Category Archives: Trace Flags

Inconsistent Tempdb Growth

— by Ginger Keys

Tempdb database is a system database that is shared across all databases and all connections in SQL Server.   As a general rule, I configure all my client’s servers to have multiple tempdb files with consistent sizes and consistent auto growth set according to best practices. The number of tempdb files created equals the number of cores or 8, whichever is lower. And the size set for each file depends on each individual SQL instance to accommodate a typical workload.

The Problem

Recently during a routine review of a client’s server, I noticed in the SQL Server Logs that there were messages indicating I/O pressure for the tempdb database.


I also noticed in Windows Explorer that my tempdb files were no longer uniform in size. In fact the first data file had grown way out of proportion compared to all the other data files:


After double-checking the database properties, I confirmed that these files should have grown in consistent amounts:


So what happened to cause this inconsistent growth and how should I fix it?

Tempdb is used (and can grow) when users explicitly create objects like temp tables, variables, cursors, or stored procedures. Tempdb is also used when the database engine creates work tables for sorts or spooling, and row versioning operations.

It’s often difficult to diagnose what happened on a SQL Server after the fact. There are many resources online to determine what is currently using tempdb but not a lot of information from processes that may have run days ago.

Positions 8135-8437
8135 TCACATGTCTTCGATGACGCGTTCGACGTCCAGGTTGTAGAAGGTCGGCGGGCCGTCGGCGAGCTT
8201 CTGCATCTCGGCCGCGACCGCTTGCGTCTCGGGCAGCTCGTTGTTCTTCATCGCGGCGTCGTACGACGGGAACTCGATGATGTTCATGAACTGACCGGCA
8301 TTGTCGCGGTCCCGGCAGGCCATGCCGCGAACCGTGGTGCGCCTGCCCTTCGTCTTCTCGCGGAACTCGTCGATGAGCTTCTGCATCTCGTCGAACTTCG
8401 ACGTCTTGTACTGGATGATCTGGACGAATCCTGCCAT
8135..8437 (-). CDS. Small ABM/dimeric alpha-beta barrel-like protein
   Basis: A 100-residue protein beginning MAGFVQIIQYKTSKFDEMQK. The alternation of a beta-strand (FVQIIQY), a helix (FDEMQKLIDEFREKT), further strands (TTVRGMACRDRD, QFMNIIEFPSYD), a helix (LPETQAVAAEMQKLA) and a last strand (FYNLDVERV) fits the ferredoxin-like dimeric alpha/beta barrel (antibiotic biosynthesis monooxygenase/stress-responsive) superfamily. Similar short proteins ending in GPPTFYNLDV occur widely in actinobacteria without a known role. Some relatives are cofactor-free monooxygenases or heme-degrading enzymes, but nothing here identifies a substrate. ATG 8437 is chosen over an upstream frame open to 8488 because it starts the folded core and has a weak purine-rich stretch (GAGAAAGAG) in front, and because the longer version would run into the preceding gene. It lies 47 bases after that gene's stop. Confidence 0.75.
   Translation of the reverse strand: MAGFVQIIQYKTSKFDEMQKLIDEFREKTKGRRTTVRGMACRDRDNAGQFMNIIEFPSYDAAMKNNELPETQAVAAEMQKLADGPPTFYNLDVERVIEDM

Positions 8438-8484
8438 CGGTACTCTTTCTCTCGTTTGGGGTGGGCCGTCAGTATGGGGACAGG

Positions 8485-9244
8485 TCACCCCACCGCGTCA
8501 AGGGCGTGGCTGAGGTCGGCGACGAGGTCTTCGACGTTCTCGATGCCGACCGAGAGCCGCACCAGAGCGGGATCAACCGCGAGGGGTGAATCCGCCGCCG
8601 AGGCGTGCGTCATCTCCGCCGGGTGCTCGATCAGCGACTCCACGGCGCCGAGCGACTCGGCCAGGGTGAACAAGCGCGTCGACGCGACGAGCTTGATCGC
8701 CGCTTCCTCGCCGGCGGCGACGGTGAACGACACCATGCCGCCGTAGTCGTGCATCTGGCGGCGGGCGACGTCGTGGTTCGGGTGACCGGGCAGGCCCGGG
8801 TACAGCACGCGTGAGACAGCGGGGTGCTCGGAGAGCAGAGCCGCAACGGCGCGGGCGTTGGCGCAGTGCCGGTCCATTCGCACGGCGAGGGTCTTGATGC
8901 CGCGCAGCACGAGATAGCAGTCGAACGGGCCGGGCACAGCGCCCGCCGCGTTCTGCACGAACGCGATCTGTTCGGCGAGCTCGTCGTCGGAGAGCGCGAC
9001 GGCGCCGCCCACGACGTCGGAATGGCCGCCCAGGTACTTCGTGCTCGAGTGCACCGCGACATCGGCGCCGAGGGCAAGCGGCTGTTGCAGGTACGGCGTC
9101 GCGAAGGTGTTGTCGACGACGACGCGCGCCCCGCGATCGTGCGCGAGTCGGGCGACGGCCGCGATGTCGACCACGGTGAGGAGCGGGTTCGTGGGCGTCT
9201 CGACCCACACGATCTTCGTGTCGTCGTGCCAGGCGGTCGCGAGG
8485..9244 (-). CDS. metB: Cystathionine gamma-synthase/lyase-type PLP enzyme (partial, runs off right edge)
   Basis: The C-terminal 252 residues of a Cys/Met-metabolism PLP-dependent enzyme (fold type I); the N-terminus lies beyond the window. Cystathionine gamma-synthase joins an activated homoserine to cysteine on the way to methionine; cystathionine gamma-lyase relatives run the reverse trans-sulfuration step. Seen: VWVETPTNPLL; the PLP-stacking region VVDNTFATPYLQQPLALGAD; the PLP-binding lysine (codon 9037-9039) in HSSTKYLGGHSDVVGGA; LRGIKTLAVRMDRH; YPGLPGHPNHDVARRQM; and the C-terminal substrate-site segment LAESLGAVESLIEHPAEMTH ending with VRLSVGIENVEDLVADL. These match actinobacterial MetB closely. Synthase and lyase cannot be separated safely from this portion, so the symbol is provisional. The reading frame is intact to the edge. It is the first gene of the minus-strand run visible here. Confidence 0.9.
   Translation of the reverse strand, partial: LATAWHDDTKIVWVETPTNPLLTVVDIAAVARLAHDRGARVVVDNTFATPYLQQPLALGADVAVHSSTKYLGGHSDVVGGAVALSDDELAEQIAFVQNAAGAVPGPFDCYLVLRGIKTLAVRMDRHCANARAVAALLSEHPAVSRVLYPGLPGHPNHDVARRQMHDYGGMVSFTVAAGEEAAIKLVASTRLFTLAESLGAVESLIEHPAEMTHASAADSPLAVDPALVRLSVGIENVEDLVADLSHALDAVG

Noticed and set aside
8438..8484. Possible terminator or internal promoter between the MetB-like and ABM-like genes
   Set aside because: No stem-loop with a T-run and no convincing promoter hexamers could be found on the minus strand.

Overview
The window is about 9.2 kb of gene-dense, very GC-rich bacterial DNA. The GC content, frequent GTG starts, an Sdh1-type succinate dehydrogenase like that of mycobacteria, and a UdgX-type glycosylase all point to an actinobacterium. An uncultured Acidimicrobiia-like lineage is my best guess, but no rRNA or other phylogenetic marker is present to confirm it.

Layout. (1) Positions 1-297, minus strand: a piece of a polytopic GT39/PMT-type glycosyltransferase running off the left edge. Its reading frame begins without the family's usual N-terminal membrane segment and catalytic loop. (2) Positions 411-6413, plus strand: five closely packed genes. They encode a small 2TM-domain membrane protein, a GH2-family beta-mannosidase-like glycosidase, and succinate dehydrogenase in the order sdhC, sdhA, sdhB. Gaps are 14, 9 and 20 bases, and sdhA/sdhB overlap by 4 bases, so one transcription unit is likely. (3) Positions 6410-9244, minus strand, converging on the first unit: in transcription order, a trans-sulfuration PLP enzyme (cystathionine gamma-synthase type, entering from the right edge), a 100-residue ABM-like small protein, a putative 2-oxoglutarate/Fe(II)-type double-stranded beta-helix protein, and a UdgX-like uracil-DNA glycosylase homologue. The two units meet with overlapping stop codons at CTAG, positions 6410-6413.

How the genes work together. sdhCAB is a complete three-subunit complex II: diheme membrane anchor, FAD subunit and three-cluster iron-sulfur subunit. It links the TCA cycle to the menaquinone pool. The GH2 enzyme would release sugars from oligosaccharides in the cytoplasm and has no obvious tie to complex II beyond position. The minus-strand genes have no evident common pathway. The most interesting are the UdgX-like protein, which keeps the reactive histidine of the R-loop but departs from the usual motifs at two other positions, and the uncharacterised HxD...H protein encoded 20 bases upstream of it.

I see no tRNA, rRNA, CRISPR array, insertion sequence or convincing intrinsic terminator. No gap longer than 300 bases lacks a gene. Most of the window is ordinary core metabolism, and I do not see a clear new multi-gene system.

What Happened?

First, I want to see what is currently using tempdb to find out if there are any processes using all that space in the database. The TSQL statements in the following links are helpful in determining who is currently using tempdb:

If you find there are plans using the tempdb causing substantial growth it is probably a good opportunity for some performance tuning.

In my situation there was nothing significant currently using tempdb, so my issue happened prior to my discovering the problem. Since I was not able to see any active queries creating temp tables, stored procs, cursors, or variables, I wanted to see if there were row versioning operations occurring.

If snapshot isolation is enabled on a database, performance can improve because it eliminates locking on the underlying tables. However in order to do this SQL puts the data (as it existed at the start of the transaction) into a temp table with row versions for each transaction, so that all queries in the transaction see the same version (or snapshot) of the database. This can take up a large amount of space in tempdb, depending on the size of the tables in the database being queried.

Run this statement to find any user databases with snapshot isolation enabled:

select * from sys.databases

where (snapshot_isolation_state = 1 or is_read_committed_snapshot_on = 1)

and database_id > 4